Russian oil oligarchs are gaining the control over the Ukrainian oil industry
It took the Russian oil industry eight years to change the situation in Ukraine fundamentally. The national fuel business of Ukraine is already living in compliance with the law that are determined by Russian companies. However, bigger changes are about to happen too. Russian oligarchs are trying to gain the total control over the oil industry and the oil export infrastructure in Ukraine. The consequences of such changes for Ukraine are already obvious: the country may be deprived of its economic independence. Yet, Ukrainian politicians are trying to sell it for good money.
The offensive of Russian oil oligarchs on the Ukrainian front is coming to its end. One more step is left for the final, and it will not take too much time. The Russian business has proved over recent years that political and economic problems in other countries can be settled very quickly. The situation in Ukraine is a good example for it.
Having gained the control over the majority of Ukrainian refineries, Russian companies managed to cancel benefits for the import of petroleum products in the country. Ukrainian companies are losing their independence, while interventionists are delivering a lot of oil to the Ukrainian market. It allowed them to re-export oil. The official petroleum products export via Ukrainian ports has turned out to be too large, so both the local business and authorities had to take efforts to extend the capacities. New plans have appeared - to build new terminals for the export of crude and petroleum products.
It seems that Ukraine's efforts have ameliorated the relations between the local and the Russian business. As a token of appreciation for "foreign" oil companies, which have made the Ukrainian economy livelier, the Ukraine's government agreed for unprecedented concessions. After years of negotiations, the company Tatneft gained the control over the Kremenchugsky Refinery. In addition to it, the Tyumen Oil Company (known for the Russian initials as TNK) started exporting oil along Odessa-Brody pipeline in the reverse direction Brody-Odessa. Until recently, Ukraine strongly opposed even a possibility of negotiations regarding the issue. The mentioned oil pipeline has not been used since 2001, it has even become a symbol of the Ukrainian independence. The pipeline was built to export the Caspian oil bypassing Russia, although there was no oil in Ukraine and the transportation was too expensive.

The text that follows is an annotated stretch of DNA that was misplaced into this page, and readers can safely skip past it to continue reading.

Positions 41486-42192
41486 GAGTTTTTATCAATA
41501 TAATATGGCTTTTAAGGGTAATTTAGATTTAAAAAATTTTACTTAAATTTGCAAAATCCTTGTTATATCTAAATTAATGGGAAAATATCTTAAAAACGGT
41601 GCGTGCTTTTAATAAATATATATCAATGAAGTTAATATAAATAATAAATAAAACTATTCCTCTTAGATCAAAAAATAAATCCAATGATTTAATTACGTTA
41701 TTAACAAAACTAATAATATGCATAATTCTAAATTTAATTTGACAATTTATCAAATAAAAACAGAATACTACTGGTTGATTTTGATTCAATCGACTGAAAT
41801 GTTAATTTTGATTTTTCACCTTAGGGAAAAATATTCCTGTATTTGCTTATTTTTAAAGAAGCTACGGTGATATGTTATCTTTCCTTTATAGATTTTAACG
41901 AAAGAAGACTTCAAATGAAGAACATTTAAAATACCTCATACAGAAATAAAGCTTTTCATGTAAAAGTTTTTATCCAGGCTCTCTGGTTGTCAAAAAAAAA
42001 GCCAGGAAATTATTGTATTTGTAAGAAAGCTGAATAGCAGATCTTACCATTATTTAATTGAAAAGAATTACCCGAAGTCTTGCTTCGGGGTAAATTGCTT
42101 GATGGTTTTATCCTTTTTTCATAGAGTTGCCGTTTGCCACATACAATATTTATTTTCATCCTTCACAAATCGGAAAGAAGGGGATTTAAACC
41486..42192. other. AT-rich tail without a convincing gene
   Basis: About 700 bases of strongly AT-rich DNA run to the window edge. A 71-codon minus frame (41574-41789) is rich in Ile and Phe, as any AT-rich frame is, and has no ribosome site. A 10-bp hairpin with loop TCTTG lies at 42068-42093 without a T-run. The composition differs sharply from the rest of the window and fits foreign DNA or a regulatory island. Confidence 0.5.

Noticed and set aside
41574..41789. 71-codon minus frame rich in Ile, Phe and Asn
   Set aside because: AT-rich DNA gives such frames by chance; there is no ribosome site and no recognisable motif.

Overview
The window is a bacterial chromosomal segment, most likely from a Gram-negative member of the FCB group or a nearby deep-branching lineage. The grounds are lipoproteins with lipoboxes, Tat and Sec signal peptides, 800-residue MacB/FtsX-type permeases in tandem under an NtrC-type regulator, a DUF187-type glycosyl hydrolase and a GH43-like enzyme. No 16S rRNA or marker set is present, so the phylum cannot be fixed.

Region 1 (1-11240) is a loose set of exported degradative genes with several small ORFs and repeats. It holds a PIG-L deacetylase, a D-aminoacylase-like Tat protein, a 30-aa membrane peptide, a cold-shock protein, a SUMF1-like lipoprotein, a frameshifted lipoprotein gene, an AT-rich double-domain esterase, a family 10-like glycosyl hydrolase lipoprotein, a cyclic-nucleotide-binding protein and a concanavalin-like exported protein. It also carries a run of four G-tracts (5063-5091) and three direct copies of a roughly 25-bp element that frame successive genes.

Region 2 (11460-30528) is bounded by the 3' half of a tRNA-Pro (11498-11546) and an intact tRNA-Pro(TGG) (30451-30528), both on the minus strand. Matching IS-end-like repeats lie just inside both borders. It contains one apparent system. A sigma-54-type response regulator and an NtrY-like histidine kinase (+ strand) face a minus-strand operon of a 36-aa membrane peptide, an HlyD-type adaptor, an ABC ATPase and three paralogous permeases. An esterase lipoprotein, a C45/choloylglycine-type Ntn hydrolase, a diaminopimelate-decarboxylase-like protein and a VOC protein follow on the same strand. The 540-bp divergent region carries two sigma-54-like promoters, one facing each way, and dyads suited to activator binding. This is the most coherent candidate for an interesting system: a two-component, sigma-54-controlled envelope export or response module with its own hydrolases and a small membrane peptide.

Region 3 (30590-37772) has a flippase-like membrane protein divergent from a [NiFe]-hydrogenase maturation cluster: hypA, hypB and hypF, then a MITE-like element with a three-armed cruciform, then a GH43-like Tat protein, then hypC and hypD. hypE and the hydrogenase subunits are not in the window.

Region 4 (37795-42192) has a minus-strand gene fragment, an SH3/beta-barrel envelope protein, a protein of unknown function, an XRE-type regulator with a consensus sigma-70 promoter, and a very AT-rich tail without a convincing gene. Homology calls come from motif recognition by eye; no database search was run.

Of course, the changing policy of the Ukrainian government has surprised everyone. Yet, it has become known that the transit of the Caspian oil to Western Europe will start at the end of the current year. Ukrainian President Leonid Kuchma has recently revealed the real state o things. The president stated that there was an opportunity for the deserted pipeline to start working in the reverse regime. In addition to it, it became known that one of the Russian companies might get the whole Ukrainian oil transportation system in its disposal. This suggests an idea that Ukraine wants to lose its economic independence deliberately. In fact, there is nothing surprising about it. The presidential election will take place in Ukraine in the autumn of 2004. The candidacies for this position need the financial loyalty and lobbying opportunities of Russian oligarchs. "Sponsors" are ready to take the Ukrainian oil complex together with the transportation infrastructure.
Foreign companies control four of six Ukrainian refineries, which is more than 85 percent of the national refining capacity. Tatneft, TNK, KazMunaiGaz (Kazakhstan), Russian group Alliance, Lukoil own Ukrainian refineries. Local companies control only two small factories in the Lvov region of Ukraine.
When Russian companies acquired Ukrainian refineries, it gave a reason to the Ukrainian government to raise their industrial output. Ukraine does not have its raw materials: the oil extraction makes up only 3,7 million tons a year. This inevitably leads to the oil dependence and fuel crises. Russian companies quickly solved the oil shortage problem. Oil deliveries on Ukrainian refineries have increased four times since 2000 and made up 16,55 million tons in 2002.
The companies UkrTatNafta and LiNOS became the leading refiners in Ukraine last year – 35,5 percent and 30 percent of the total volume of refined oil respectively. Yet, it turned out that the Ukrainian market is incapable of handling its own output. "The proportion between home deliveries and export of petroleum products last year was 58 percent against 42 percent. The exporting volume increased seven times. We would like to change this proportion towards the export - 30 percent vs. 70 percent. The home market is incapable of consuming the oil that we have now available," spokesman for UkrTatNafta Sergey Bilenky said.
Sergey Bilenky said that mazut still remained the major export production for the majority of Ukrainian refineries. Yet, some specialists believe that the export of light petroleum products increased in 2002. The Ukrainian home market is supplied with petroleum products, whereas the majority of the Ukrainian production is exported. That is why, the volume of refinery does not grow, which means that Ukrainian enterprises are not going to change in the nearest future.
The standstill can be observed on the home market of petroleum products too. The Ukrainian retail market is getting Russian. It can be described as the "quiet mess," for a lot of scandals have been happening there recently, especially about dumping games of the Russian companies. On the other hand, there are several strong oil companies in Ukraine too: Sentoza, Galneftegaz, Kontinium. Nevertheless, the standstill in the Ukrainian oil industry does not mean that nothing is happening there. The interests of the Russian business have changed.
On the photo: President Vladimir Putin and President Leonid Kuchma